By using data from 391 general practices in England, the researchers also found that the prevalence of cardiovascular disease doubled for people with type 2 diabetes.

It also showed the prevalence of depression in people with the condition aged 16-35 was higher compared with rates observed in people aged 76 and over.

The team compared 108,588 people with type 2 diabetes to 528,667 people without and found that the association of other illnesses was generally higher in women compared with men.

Type 2 diabetes – the 7 signs to watch out for

People with type 2 diabetes are more likely to suffer with a secondary health condition, but how do you know if you’ve got type 2 diabetes? Here are the seven signs to look out for

1. Peeing more than usual

Needing to go to the toilet more than usual is a common sign of the condition.

This is because after a long period, the pancreas – which produces the insulin – becomes so tired that it can no longer produce enough insulin.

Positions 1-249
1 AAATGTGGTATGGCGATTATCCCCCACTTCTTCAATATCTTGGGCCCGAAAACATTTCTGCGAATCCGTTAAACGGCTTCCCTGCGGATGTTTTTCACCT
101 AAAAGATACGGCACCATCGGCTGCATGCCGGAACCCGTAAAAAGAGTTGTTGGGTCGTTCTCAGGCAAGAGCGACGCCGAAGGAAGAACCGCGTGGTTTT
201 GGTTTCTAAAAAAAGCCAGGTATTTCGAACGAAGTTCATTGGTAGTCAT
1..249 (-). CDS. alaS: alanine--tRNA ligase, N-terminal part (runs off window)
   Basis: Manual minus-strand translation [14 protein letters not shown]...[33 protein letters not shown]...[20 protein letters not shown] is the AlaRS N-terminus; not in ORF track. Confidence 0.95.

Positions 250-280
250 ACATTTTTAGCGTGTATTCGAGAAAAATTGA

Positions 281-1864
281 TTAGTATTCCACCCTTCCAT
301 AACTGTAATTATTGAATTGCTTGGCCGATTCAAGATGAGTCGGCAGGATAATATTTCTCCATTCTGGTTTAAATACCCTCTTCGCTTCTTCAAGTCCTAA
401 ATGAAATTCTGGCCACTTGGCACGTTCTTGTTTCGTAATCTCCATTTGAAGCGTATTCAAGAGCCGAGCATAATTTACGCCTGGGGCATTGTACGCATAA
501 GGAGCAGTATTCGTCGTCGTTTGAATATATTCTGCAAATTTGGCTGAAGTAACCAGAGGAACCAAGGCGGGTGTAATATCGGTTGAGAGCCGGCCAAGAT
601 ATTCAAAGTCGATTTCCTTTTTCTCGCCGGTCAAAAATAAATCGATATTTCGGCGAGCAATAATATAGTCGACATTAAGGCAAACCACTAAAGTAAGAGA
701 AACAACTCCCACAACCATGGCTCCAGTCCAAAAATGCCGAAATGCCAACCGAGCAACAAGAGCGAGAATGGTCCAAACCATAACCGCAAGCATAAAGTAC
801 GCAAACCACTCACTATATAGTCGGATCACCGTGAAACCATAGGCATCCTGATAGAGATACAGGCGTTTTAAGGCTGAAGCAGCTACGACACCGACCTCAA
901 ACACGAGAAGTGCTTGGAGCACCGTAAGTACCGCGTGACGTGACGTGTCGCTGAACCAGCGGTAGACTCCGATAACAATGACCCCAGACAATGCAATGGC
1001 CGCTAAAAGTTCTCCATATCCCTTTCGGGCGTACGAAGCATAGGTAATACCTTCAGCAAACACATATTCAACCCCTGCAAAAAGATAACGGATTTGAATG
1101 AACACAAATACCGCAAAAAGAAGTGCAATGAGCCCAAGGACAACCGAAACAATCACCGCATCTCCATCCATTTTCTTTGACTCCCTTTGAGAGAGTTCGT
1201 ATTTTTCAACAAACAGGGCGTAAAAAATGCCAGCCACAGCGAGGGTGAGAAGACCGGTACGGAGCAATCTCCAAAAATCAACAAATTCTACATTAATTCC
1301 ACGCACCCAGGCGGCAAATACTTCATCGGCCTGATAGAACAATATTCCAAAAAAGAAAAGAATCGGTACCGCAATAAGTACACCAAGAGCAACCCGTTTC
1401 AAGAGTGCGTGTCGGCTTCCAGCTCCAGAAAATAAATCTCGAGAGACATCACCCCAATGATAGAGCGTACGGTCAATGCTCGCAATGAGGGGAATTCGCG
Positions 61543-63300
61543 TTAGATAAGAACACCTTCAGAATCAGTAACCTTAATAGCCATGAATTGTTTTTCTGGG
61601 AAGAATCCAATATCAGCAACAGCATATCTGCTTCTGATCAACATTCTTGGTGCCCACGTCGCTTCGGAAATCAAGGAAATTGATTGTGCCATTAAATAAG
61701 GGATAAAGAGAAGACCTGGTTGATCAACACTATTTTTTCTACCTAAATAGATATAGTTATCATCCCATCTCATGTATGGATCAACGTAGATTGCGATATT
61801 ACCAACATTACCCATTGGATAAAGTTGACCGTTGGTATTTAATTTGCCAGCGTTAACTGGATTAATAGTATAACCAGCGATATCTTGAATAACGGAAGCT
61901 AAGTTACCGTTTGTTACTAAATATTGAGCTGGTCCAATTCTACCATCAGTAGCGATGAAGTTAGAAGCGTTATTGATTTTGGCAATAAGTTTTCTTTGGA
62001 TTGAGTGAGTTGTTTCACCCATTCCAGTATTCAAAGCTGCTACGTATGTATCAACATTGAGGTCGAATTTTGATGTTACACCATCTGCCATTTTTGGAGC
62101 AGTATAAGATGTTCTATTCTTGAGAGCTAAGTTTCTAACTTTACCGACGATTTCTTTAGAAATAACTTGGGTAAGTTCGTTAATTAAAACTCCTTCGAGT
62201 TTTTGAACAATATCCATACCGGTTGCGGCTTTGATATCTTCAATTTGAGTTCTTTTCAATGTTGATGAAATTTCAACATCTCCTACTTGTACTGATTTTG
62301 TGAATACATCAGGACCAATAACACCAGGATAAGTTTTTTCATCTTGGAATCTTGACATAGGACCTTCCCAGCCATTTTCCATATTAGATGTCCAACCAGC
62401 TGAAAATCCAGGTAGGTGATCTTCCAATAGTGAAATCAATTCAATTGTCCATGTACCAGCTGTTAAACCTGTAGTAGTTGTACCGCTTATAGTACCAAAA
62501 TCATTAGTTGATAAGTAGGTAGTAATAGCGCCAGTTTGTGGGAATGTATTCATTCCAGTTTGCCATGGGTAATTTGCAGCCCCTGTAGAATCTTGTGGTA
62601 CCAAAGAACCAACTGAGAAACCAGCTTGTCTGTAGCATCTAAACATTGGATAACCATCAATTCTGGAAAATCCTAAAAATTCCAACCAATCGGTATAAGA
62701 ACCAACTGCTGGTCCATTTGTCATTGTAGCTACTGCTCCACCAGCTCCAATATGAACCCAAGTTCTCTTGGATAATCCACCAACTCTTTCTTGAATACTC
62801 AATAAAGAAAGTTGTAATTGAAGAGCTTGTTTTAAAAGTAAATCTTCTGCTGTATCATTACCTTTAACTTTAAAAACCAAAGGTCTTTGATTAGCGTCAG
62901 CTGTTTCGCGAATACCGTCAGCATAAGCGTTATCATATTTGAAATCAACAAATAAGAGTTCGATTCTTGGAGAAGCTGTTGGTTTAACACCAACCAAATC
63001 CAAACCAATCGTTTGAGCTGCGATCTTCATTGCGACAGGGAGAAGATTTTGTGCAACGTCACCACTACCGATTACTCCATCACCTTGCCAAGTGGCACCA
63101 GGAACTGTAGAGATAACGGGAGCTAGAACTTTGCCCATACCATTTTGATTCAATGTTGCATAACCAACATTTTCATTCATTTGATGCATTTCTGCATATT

2. Feeling thirsty all the time

High blood sugar levels can lead to dehydration.

A person with uncontrolled diabetes may experience polydipsia, a form of extreme thirst.

3. Afternoon slump and tiredness

Many people with diabetes will describe themselves as feeling tired, lethargic or fatigued at times.

Two common reasons for tiredness or lethargy are having too high or too low blood sugar levels.

4. Losing weight without trying to

A decrease in body weight that occurs unintentionally can be a warning sign of diabetes.

In people with diabetes, insufficient insulin prevents the body from getting glucose from the blood into the body’s cells to use as energy.

5. Genital itching or thrush

Type 2 diabetes can make it extremely itchy and uncomfortable around your penis or vagina.

In diabetes, blood glucose levels can go abnormally high, which can therefore provide ideal conditions for naturally present yeast to grow and also diminishes the body’s ability to fight infection.